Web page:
It has become important to share that love enjoyment with my children, which I hope blossoms into a deep-seated passion as great as my own. If you've read my blog for awhile or are friends with me on Facebook, you'll know that I share occasional photos of my bird sightings. I'll admit, though, photographing flowers is a whole lot easier!! Flowers don't fly away! <grin>
My 9th grade science fair project was about conservation. I researched and shared about three animals: the Passenger Pigeon, which has been extinct for decades now; the American Bison; and the Whooping Crane, which nearly became extinct. Ever since, I have had a passion for the Whooping Crane. Imagine my excitement when, years later after my kids and I had moved to Florida, I learned about Operation Migration, and their work to bring back the Whooping Cranes to some of their native nesting areas in Florida...with a flyover at the Dunnellon airport, within miles of where my parents lived!
Read more about the work of Operation Migration here. While you're at the website, be sure to sign up for their Field Journal.
Be sure to notice that these birds never see humans out of costume, and are always protected from contact with humans in "human form." The humans who spend any time around them, don't even talk while caring for them.
A few weeks ago, the U.S. Fish and Wildlife Service posted a document recommending ending ultra-light led migration. At the bottom of the OM Field Journal post is a petition to sign. I urge you, please sign the petition to preserve Operation Migration's work with the Whooping Cranes.
This fall, I began a focused bird study with Little Bit. We are using The Burgess Bird Book for Children, along with a study guide, Learning About Birds With Thorton Burgess, which I purchased through Simply Charlotte Mason. (The Burgess Bird Book can be purchased through Yesterday's Classics, and on Amazon. You can also download a free Kindle version through Amazon.) You can also purchase an ePub version, as well as a free ePub version.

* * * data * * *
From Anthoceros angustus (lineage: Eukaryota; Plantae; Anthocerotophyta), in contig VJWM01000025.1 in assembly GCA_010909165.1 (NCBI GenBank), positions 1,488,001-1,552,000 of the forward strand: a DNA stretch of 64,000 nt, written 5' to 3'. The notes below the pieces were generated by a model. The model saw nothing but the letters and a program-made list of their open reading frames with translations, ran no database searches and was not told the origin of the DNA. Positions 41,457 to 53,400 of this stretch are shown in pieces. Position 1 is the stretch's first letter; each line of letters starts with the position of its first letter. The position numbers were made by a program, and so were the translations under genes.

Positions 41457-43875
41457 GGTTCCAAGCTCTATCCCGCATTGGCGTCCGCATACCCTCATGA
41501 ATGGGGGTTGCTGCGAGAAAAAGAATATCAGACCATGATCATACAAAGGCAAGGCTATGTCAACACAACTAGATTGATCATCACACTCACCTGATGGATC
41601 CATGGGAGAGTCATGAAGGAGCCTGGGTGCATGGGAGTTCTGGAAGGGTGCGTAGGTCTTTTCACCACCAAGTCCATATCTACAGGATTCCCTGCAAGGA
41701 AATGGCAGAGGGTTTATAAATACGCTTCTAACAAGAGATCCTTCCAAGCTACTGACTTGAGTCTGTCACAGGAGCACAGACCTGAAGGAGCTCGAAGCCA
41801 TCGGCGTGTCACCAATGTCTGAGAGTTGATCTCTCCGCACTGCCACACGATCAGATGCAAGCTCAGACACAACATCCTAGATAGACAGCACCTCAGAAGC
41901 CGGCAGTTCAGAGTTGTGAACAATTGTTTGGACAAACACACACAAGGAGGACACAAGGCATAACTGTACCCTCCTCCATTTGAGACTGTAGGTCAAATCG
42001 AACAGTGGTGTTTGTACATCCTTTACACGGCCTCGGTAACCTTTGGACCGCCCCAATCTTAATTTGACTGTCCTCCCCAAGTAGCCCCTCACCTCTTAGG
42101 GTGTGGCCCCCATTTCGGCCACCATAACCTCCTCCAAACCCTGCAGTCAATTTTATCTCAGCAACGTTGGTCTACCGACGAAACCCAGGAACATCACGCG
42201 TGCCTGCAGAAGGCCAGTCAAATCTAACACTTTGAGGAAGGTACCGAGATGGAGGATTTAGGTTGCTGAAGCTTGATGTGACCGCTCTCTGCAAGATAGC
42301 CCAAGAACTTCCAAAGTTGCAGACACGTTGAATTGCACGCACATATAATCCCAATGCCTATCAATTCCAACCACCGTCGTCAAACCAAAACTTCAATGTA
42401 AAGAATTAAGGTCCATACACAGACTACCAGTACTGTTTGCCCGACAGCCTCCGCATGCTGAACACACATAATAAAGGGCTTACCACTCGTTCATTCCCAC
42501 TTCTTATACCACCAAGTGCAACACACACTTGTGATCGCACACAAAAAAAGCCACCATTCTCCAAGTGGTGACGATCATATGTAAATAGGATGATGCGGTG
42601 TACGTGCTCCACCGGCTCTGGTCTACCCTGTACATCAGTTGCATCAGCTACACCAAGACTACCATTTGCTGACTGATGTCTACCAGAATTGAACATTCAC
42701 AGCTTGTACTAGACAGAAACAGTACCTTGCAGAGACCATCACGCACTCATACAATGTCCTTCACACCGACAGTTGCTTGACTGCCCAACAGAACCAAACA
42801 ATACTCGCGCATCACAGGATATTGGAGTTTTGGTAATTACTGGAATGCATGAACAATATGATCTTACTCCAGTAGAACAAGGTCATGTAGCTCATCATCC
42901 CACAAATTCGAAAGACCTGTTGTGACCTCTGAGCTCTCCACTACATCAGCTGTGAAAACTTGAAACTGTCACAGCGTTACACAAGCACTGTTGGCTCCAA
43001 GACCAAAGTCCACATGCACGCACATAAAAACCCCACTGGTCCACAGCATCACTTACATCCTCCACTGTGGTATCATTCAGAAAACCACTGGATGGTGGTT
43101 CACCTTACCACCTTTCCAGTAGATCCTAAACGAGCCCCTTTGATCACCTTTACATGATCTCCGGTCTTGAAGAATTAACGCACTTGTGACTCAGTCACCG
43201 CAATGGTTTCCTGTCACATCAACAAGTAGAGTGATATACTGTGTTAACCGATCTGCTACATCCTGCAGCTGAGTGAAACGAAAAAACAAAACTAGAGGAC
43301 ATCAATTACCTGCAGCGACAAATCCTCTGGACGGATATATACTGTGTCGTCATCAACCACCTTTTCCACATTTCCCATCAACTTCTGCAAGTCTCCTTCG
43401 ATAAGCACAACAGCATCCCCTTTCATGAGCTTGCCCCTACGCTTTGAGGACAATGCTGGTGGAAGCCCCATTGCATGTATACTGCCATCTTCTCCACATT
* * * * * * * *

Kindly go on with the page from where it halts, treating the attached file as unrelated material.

For this study, you will also need a copy of Blacky the Crow, and Fifty Favorite Birds coloring book. I'm also using Audubon's Birds coloring book.
More resources we will use for more bird studies will be some note packs from In the Hands of a Child: Eagles, Owls, and Penguins. From Homeschool Bits (via CurrClick): Owls, Hummingbirds, Whooping Cranes, maybe Eagles, Turkeys, and Robins. A couple years ago, we enjoyed learning about Cardinals when we "Rowed" the book, Albert. Ever since, I've taken great pleasure in watching these brilliant birds visit our feeders.
If you wish to observe birds, be sure to put out bird feeders for them. Make sure it's squirrel proof! The little buggers have destroyed a couple of our feeders. The birds also like a water source, such as a bird bath. I'm always working to improve our backyard habitat in hopes of attracting birds.
When we moved here to Mississippi, imagine my delight when I learned, that first fall, that we were on the Ruby-throated Hummingbird migration route! We were swarmed with the precious little feathered creatures. Ever since then, I anticipate the end of August and September, sometimes well in to October, almost to November. It certainly takes a lot of sugar to feed the "hungry little beasts!" My camera is also kept busy, and my blog and Facebook are inundated with photos. I hope to attend a hummingbird festival sometime, so I can watch someone band a hummer.
About the time hummingbird migration is ending, OM is beginning the trike-led Whooping Crane migration. This, I have to watch online. This year, Little Bit is more interested in watching along with me than he's been in the past. The rest of the kids never have wakened early enough to watch with me. Maybe in a few years, when Little Bit reaches high school age, he and I will see if we can spend a season volunteering with OM. It would be a dream come true for me! *Remember to read the petition, and sign it if you're inclined.*
Here are some resources for bird identification: the Cornell Lab of Ornithology All About Birds; Audubon Bird Guide: North America; iBird Pro; Backyard Birds of America; North American Birds Guide-Pro Edition; Sibley Birds of North America.
Google apps: Merlin Bird ID; Audubon Birds of North America; Australian Bird Guide. There are also several bird sounds apps. Also check iTunes.
I hope you'll take the opportunity to learn more about yourself, and introduce them to your children as well.
By the way, my Seventh-day Adventist friends, yes, we are working on earning our Birds and Birds Advanced honors as well.
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